They are both currently enjoying messing around the keyboard using a simple music book.  We also listen to music.  They take art classes twice a week.  The 7 year old takes taekowndo.  The 5 year old recently asked if she could try going to dance classes again (last time, we dropped out because I felt she was too young to do the stuff they were asking her to do).  So, we may add dance to our schedule next school year.  

 

For my part, among other things, this year has taught me to be a more patient, non-result driven person.  I think when I let go the idea of school like performance, I ended up letting go a few other things that are unnecessary in other parts of my life too.  The decision to go our way educationally strengthened and re-enforced our other life choices.  

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#7 of 9 Old 06-05-2013, 09:11 AM
 
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We don't use much curriculum. My 10-year-old has had a good year, though, and despite some late-winter wistfulness about attending school she has come to a place of really committing herself as a homeschooler for the next couple of years at least. As for the bits of curriculum we did use:

 

Bravewriter Arrow: We bought a couple of "a la carte" novel study units. While she enjoyed the novelty of written dictation and language arts "instruction," they were far too basic for her. If we were going to try any more I'd go up a level to the Boomerang stuff, though I'd pick and choose for interest, as I can't see something like "A Tale of Two Cities" really interesting my kid all that much at this age. But she reads and thinks and writes enough on her own. We haven't felt the need for anything more.

 

Math Makes Sense 8: This is a standard textbook-workbook system published by Pearson, used in the Canadian schools. We borrowed it from our school to brush-up on pre-algebra and do a bit more systematic algebra before launching into academic high school math next year. She started it in November and finished easily in April, enjoying it all the way along, so it was a success. We used only the workbook exercises, and that was about right for her. I believe there is one more level in this series, and if so we'll continue with it for next year.

 

That's pretty much all we did that was curriculum-based. As for the rest, the highlights included:

 

A theatrical series of workshops on law & government that ended with a moot court.

Introductory Spanish taken at the local high school.

A multi-day canoe camping trip with the local public school

Gymnastics - advanced recreational

Homeschool downhill ski days

Jackrabbits (XC ski instruction) program

Getting a very part-time job as a housekeeper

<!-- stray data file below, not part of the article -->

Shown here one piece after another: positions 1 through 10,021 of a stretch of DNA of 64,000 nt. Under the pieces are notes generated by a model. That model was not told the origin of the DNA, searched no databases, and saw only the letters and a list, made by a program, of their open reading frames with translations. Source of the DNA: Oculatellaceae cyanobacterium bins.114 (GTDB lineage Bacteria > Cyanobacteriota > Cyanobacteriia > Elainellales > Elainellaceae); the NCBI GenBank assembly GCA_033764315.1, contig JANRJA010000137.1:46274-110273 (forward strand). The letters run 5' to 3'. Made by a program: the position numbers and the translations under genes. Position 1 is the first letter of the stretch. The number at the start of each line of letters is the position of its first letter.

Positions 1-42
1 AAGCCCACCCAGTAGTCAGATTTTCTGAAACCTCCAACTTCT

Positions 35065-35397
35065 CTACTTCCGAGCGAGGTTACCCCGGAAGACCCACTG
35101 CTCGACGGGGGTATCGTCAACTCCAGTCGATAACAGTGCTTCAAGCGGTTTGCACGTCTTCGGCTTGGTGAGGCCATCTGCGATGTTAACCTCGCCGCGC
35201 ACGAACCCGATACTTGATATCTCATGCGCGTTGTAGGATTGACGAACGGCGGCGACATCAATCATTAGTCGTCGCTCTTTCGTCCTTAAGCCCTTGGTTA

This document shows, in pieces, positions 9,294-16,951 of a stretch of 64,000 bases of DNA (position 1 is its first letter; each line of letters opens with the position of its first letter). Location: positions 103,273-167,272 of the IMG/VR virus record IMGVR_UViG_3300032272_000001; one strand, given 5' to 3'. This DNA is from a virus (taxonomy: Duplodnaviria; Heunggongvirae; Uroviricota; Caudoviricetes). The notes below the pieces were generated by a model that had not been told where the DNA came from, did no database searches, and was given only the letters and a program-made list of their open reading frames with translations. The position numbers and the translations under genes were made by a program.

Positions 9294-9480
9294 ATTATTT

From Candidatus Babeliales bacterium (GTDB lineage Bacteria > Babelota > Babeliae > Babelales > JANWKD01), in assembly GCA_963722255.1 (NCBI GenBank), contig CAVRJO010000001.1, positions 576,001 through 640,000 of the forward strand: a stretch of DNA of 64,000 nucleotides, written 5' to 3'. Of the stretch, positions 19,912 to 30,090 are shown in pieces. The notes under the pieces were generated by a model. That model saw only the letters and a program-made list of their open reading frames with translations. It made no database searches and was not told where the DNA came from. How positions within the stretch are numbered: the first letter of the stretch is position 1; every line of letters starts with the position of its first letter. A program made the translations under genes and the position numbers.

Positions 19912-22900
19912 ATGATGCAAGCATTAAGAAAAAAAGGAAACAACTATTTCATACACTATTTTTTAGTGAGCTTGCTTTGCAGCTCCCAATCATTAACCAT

Learning a bit of graphic design and desktop publishing

Family trip to Hawaii

Music trip to Ontario and Quebec

Art workshops with fellow homeschoolers, focused on patterns and geometry

Exploring maps, especially 3-d topographical maps of our area

The Journey North "mystery" project on photoperiods around the world

 

Miranda


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#8 of 9 Old 07-10-2013, 08:28 PM
 
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The good:

We did some Waldorf-style blocks as a family early in the year. Those went over well. We'll be doing more of a block schedule this year because of that.
My 5 yo taught herself pretty much everything (riding a bike, reading, math) without lessons just from picking up what the kids were doing!
Apples & Pears spelling for my 2 dyslexics
AAS for my VSL oldest dd who needed spelling help
Suzuki violin was a hit, but...(see bad)
Strangely enough, R&S English helped my two oldest a lot. That was my last resort.
The iPad!!! Stack the States and a bunch of other apps taught my kids lots of fun stuff that they actually wanted to do.

The bad:

Too much running around.
The money and traveling for Suzuki have been really hard on the family.
Co-op was just a bother. Between racist rants, creation and YEC classes my kids were forced to take, and just losing a day to it, we will not be doing it again this year.

The ugly:

AoPS Pre-Algebra-hated it. My VSL and I both floundered. Even my math oriented chemist dh thought it was not a good fit.
I spent months studying Montessori, much money, and much hope on implementing any of it just to fail horribly. eyesroll.gif

AP Mom to 5 knit.gifhomeschool.giftoddler.gif
 
  

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#9 of 9 Old 07-10-2013, 09:29 PM
 
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We just got to borrow a set of alternative energy Snap Connectors from our girl scout council library.  Someone donated the sets, and they seem to have never been used.  We started playing with them and we are hooked.  What fun!

 

I think my oldest would really love some math stuff.  She can handle some formal-stye learning (in some ways she would do very well in school) so I think I'll be looking at Miquon math for the fall, though I wonder whether she's beyond that.  Her sister isn't, so it won't be a waste, but if dd1 does work through it quickly but likes it, I will have to look for the next thing.  One thing at a time.

 

Both have been watching more science videos, playing with science kits and eyeballing the challenges on diy.org, though we haven't started any yet.  I think this next year is going to be a busy one.